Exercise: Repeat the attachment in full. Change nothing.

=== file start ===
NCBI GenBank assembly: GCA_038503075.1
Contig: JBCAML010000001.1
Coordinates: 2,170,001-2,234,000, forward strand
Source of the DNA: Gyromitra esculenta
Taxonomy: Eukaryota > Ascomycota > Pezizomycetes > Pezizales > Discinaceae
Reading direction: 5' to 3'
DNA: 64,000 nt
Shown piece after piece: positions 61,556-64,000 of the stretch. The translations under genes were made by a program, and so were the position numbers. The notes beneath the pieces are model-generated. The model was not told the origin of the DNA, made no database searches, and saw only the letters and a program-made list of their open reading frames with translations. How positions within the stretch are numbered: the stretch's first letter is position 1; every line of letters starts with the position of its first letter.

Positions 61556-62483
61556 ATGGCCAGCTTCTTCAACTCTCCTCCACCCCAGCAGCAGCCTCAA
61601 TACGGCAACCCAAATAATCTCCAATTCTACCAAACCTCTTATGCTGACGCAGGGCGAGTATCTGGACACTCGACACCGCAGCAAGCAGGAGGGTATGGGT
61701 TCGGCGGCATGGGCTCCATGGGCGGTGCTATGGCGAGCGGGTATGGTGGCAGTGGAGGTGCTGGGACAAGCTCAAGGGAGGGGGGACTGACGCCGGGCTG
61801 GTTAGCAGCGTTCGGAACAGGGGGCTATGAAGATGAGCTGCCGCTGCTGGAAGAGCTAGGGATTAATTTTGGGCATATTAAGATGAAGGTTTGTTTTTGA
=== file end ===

NCBI GenBank assembly: GCA_038503075.1
Contig: JBCAML010000001.1
Coordinates: 2,170,001-2,234,000, forward strand
Source of the DNA: Gyromitra esculenta
Taxonomy: Eukaryota > Ascomycota > Pezizomycetes > Pezizales > Discinaceae
Reading direction: 5' to 3'
DNA: 64,000 nt
Shown piece after piece: positions 61,556-64,000 of the stretch. The translations under genes were made by a program, and so were the position numbers. The notes beneath the pieces are model-generated. The model was not told the origin of the DNA, made no database searches, and saw only the letters and a program-made list of their open reading frames with translations. How positions within the stretch are numbered: the stretch's first letter is position 1; every line of letters starts with the position of its first letter.

Positions 61556-62483
61556 ATGGCCAGCTTCTTCAACTCTCCTCCACCCCAGCAGCAGCCTCAA
61601 TACGGCAACCCAAATAATCTCCAATTCTACCAAACCTCTTATGCTGACGCAGGGCGAGTATCTGGACACTCGACACCGCAGCAAGCAGGAGGGTATGGGT
61701 TCGGCGGCATGGGCTCCATGGGCGGTGCTATGGCGAGCGGGTATGGTGGCAGTGGAGGTGCTGGGACAAGCTCAAGGGAGGGGGGACTGACGCCGGGCTG
61801 GTTAGCAGCGTTCGGAACAGGGGGCTATGAAGATGAGCTGCCGCTGCTGGAAGAGCTAGGGATTAATTTTGGGCATATTAAGATGAAGGTTTGTTTTTGA